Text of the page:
The Urban Forest and Shopping Environments

The Urban Forest and Shopping Environments

Kathleen L. Wolf (University of Washington, USA)
DOI: 10.4018/978-1-7998-1412-2.ch011


Many cities and communities are working toward urban sustainability goals, and the urban forest is one strategy to achieve environmental and social co-benefits. Yet retailers and merchants may not find environmental benefits to be compelling when compared to the direct costs of landscape and trees. Nonetheless, a quality outdoor environment can extend store appeal to the curb and boost positive experiences of visitors while in a shopping district. This chapter presents information about the atmospherics of green retail environments. A multi-study program of research shows that having a quality urban forest canopy within business districts and commercial areas can promote positive shopper perceptions and behavior. Positive responses have included store image, patronage behavior, and willingness to pay more for goods and services. This chapter provides a summary of the research, connects results to various psychological marketing theories, provides evidence-based design recommendations, and suggests future research activity.
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Marketing researchers have explored the influence of store environments on shopper activity. Many retailers and merchants use evidence-based strategies to enhance shoppers’ experiences. Interior design, product integration and placement, the appearance and behavior of sales associates, and even the choice of background music are implemented and tweaked to influence consumer behavior. Retail establishments from small independent shops to chain department stores work to make the shopping environment alluring, comfortable, and profitable.

Meanwhile, gardeners and philosophers have celebrated the delights of trees and nature for centuries, noting the role of plants in aesthetics, cultural symbolism, and therapy. Recent research confirms the benefits that people gain from nature experiences. Research that spans the globe now reveals that nearby nature experiences can prevent and be therapy for disease, improve mental health, and boost social cohesion in communities. However, the two research pursuits – investigations of human experiences of retail place and studies of nature settings – have rarely intersected.

City trees provide many environmental benefits such as clean air and water, reduced heat island effects, and reduced energy usage. Yet merchants often do not find such benefits compelling, when compared to the direct costs of streetscape trees. A series of studies explored both business people’s attitudes about trees and shopper response to urban forest canopy, thus addressing the more direct interests of retailers (Wolf, 2014). The research results make the case for the importance of business investment in a tree program in order to promote urban sustainability, but more importantly, to enhance the appeal and success of business centers in cities and towns.

This chapter builds the case for the importance of having trees and quality landscapes in retail settings. The first sections address the broader issues of urban sustainability, retail settings, and recent research about urban forest benefits. Psychological theory about people’s response to place, retail settings, and nature is provided in a background section. A research program has explored how business district visitors respond to city trees; key findings are summarized. A discussion section is followed by guidelines for urban forest planning in contemporary shopping environments. This presentation of theory and research presents several research opportunities, the focus of the last section in the chapter.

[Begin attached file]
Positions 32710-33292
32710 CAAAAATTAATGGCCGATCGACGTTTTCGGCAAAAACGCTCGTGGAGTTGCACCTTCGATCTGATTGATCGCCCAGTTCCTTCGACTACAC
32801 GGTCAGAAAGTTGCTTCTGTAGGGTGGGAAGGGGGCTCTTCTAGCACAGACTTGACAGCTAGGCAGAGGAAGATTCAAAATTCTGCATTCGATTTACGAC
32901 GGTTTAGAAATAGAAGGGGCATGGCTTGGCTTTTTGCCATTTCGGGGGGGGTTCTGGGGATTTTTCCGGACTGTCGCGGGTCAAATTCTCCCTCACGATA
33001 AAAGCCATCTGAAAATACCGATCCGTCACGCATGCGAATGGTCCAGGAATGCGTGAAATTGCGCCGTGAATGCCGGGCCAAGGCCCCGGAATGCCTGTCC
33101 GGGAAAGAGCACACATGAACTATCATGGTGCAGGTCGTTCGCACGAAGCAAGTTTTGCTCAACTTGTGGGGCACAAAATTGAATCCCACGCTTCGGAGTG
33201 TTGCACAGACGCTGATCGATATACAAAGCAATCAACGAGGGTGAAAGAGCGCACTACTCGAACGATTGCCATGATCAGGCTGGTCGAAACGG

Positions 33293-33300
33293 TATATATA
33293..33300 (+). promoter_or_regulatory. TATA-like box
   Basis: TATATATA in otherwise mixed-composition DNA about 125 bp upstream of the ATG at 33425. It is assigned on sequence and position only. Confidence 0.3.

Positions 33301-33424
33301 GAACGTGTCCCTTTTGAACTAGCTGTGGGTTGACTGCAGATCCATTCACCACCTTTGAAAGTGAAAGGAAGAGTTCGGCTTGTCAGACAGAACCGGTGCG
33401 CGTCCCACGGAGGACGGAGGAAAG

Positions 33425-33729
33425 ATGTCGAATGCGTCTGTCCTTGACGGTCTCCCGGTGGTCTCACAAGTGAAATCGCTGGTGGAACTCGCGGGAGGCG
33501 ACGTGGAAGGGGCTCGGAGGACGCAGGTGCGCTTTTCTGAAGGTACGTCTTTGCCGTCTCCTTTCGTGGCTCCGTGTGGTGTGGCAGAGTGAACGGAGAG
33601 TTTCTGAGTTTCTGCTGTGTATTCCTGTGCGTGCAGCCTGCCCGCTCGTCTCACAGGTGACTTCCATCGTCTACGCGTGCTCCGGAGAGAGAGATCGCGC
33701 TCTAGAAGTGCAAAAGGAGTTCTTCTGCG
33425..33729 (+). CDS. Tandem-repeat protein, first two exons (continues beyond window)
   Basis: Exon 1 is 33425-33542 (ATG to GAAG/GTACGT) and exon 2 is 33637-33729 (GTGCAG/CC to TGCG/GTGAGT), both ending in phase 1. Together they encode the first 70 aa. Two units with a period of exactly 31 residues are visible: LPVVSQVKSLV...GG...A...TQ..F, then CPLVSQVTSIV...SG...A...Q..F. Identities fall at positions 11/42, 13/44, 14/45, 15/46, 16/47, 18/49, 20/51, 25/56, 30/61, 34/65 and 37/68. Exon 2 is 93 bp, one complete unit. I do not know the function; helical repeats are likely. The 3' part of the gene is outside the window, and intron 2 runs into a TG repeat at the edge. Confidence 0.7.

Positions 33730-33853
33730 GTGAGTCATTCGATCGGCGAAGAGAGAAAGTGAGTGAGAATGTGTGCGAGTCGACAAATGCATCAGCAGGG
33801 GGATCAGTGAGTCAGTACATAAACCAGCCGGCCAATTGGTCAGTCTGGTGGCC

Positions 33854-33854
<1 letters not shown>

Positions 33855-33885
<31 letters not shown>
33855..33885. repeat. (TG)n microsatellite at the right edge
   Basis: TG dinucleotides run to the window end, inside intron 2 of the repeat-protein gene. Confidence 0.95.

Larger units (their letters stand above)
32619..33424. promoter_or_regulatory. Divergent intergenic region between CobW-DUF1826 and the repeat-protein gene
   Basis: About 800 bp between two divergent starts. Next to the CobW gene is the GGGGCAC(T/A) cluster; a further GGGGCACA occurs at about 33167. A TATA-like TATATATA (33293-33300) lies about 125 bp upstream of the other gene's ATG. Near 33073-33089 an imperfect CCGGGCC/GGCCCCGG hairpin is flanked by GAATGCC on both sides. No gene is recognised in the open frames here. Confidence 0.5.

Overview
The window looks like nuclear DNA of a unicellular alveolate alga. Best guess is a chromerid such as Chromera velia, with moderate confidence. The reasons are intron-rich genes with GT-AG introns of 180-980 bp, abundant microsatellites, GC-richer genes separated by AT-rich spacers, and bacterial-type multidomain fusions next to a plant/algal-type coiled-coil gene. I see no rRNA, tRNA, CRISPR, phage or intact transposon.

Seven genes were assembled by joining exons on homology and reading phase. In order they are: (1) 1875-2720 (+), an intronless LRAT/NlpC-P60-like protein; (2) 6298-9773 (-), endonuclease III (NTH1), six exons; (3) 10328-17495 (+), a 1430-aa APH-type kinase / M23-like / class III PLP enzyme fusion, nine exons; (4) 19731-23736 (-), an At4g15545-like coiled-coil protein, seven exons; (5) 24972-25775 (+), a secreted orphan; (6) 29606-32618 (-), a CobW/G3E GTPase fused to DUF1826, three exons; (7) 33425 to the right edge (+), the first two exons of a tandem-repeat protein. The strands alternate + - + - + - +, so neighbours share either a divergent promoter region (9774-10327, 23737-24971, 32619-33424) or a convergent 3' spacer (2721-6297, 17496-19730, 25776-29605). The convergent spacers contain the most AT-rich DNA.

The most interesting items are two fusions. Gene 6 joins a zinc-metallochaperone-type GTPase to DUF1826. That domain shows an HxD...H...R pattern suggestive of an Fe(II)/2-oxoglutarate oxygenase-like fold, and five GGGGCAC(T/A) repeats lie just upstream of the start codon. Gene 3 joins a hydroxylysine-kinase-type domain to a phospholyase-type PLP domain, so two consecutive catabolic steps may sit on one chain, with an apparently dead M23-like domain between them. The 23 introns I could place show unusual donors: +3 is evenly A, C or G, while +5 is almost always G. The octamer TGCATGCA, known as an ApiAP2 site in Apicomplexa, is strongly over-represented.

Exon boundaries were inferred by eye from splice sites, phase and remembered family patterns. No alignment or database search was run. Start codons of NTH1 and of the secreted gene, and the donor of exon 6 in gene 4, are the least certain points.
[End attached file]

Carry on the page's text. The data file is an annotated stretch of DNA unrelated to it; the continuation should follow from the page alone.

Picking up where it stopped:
Key Terms in this Chapter

Biophilia: A hypothesis about the innate and durable human attraction to nature due to an evolutionary history of reliance on landscape for basic needs, now expressed as fascination and aesthetic enjoyment when experiencing nature.

Behavioral Economics: A sub-discipline that seeks to increase the explanatory and predictive power of economic theory by providing more psychologically plausible foundations from studies of the consumer psyche and irrationality of human decision-making processes.

Urban Forestry: The care and management of trees in urbanized environments (including streets, parks, open spaces, and within all public and private land uses) for aesthetic, environmental, economic, and public health functions and benefits.

Nature Atmospherics: An understanding of how trees, gardens, and landscapes, as an ambient feature in retail settings, play a role in shopping environment appeal and consumer behavior.

Green Infrastructure: Using natural systems and their ecological functions to replace, augment, or supplement more traditional gray infrastructure in urban settings, in order to achieve more cost-effective and sustainable management of air and water quality.

Environmental Psychology: A field of research and practical applications concerning the interplay of humans and physical settings, and the mutual benefits that can result. Settings can include natural environments, built places, and any particular places (such as offices or hospitals) where human function is dependent on physical factors.

Landscape Preference: A field of study spanning nearly 50 years that demonstrates the general and consistent positive response of humans to certain landscape elements and their arrangements, with large trees and park-like settings being particularly favored.

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